The Players

From 2007 to the present, Chuck’s passion for Art 360° : Contemporary Art Hatching Across Ohio has benefited from the tremendous support of fellow OAL Board members and artists. Slowly at first, the series of decorated eggs grew to include names such as Hani Hara, Sarah Fairchild, Amanda Tirey, Chris Rankin and Paul Emory.

One day, a chance encounter with Ohio Arts Council staffer Ken Emerick led to the suggestion that the Art 360° Project be expanded to include artists from other regions of Ohio, including Will Reader of Portsmouth. Discovering that Reader sold his works through the Southern Ohio Museum, Chuck ordered one of his paintings.  By happy accident, the painting was carried up to Columbus by museum director Mark Chepp and his artistic director wife Charlotte Gordon. Chuck took the opportunity to show them a couple of decorated ostrich eggs and asked that they take a blank egg back to Will Reader with a request to participate in the fund-raising exhibition.

And The Project Evolves

Three days after meeting Mark and Charlotte, to his astonishment, Chuck received an invitation to exhibit the ostrich eggs at the Southern Ohio Museum.  Because artwork is typically featured in multiples of a dozen, he was asked to expand the egg collection to 24, enabling him to include more artists from around the state.

In the summer of 2014, Nannette Maciejunes, Executive Director of Columbus Museum of Art, asked Chuck to a meeting to discuss the possibility of him joining a museum committee. Not wanting to miss an opportunity to promote the ostrich egg project, he showed her the first completed eggs and left with an invitation for another museum show — another affirmation of the show's creativity!

The scope of the project was again expanded – now to 48 contemporary Ohio artists working in an even broader range of artistic disciplines from watercolor, acrylic, oil, encaustic (wax), and kaolin clay painting to intaglio, lithographic and monotype printing, from ceramics, fiber, and photography to scrimshaw, sculpture and glass. Even a work created by a light artist will be featured in the show!

With the inaugural museum opening in March 2016 now in sight, the enthusiasm that the Art 360° project is generating from the arts community and the general public gives hope that the goal shared by Chuck and all 48 participating artists of raising funds to enable The Ohio Art League to purchase its own building and have a permanent location in the state’s capital will be realized.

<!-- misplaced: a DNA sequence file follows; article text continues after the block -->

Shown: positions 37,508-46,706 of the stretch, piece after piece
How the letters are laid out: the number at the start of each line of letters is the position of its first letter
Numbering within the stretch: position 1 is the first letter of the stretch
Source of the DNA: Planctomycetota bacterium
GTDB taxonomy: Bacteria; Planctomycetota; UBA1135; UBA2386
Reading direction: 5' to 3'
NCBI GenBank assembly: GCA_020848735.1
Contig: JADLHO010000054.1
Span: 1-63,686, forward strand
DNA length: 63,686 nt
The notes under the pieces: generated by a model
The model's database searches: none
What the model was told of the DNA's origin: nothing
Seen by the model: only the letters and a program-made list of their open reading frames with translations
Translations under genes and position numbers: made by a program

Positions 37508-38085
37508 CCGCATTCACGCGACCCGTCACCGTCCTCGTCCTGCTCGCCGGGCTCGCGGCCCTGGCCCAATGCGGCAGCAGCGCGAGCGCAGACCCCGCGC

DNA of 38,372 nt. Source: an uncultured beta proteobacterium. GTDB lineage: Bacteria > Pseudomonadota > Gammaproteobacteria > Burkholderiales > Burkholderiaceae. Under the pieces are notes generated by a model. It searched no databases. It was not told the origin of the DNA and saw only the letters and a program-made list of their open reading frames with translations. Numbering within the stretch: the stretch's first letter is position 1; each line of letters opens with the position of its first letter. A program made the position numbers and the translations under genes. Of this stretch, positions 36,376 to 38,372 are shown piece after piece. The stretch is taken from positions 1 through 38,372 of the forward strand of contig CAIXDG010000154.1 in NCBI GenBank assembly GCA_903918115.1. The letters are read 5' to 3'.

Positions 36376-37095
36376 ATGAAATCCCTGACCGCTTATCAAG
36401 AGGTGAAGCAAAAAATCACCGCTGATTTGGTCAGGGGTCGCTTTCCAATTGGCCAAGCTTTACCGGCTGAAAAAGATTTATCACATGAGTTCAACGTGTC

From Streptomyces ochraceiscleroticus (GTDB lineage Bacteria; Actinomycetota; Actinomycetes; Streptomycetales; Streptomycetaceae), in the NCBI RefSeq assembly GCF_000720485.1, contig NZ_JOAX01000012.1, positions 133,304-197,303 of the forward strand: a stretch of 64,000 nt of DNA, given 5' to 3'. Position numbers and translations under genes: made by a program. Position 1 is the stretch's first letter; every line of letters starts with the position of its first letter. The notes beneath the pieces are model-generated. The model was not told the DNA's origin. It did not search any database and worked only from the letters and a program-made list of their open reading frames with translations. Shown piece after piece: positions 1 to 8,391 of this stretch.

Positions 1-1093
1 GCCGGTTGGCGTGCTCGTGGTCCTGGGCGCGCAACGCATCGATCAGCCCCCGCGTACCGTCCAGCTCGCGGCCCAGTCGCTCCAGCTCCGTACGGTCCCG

Words of Gratitude from Charles Bluestone

Suggestions for artist participants have come from many sources, including Tamara Harkavy (Director, Cincinnati Art Works), Dennis Harrington (Director, Cincinnati’s Weston Gallery), Anagreth Nil (emeritus Chief Curator, Columbus Museum of Art), Henry Adams (emeritus Curator of American Art, Cleveland Museum of Art), Alexandra Coon (Director, Massillon Museum of Art), Betty Talbott (Director, Ohio Craft Museum), gallery owners, other artists and my wonderful friends Marc Ross, Sophie Knee, Cathie Bleck, Michael Mercil and Ann Hamilton.

Ultimately, the final selections were mine. I truly believe these 48 artists represent some of the most creative artwork being made in Ohio today. Despite some challenges, it’s been a wonderful 10-year journey that delivered so much more fun than this boy ever imagined and, most importantly on a personal level, enriched my life with so many new friends. To all, including the special contributors listed below, I give my sincere thanks:

  • Brad Feinknopf and his assistant, Lauren Davis, for taking the glorious photographs that appear on the web site and in the exhibition catalogue as well as creating the video which was the first introduction for many you to the Art 360° Project
  • Bob Press (Mills James Productions) who lent a real professional turntable so that the eggs wouldn’t go flying off during the filming process and who also printed hundreds of DVDs of the video
  • Chris Rankin (Design Spot) for developing the memorable Art 360° logo
  • Kevin Conlon (Provost, Columbus College of Art & Design) for blessing an internship program for CCAD students that gave them experience designing the web site, social media campaign and the exhibition catalogue
  • Stephanie Byars for typing, re-typing, and re-typing again the artist biographies
  • Our CCAD interns, Dyan Johnson for building the structure of the Art 360° web site, and Sierra Clark for developing the social media platforms. And Prof. David Bennett whose incredible talents in the graphic arts field made our web site the champion that it has become
  • Tom Katzenmeyer and the Greater Columbus Arts Council for opening the door to their vault and providing the critical grant that allowed me to commission art historian Ann Bremner to study the artworks and pen her insightful scholarly essay
  • Kathy Hamilton (The Eggery Place, Dallas, Texas, tel: (972) 241-4379), who was a wonderful source for additional jumbo-sized ostrich eggs
  • Belinda Nicoll for copywriting and communications strategy

To all who attend our exhibitions, explore the web site, buy the poster and exhibit catalogue, or donate funds to The Ohio Art League, you have my great appreciation.

Through our mutual efforts, let’s raise enough funds to help The Ohio Art League buy a building as its new permanent home, where the best of Ohio contemporary visual art will be displayed evermore.

Charles L. Bluestone
New Albany, Ohio
April 16, 2015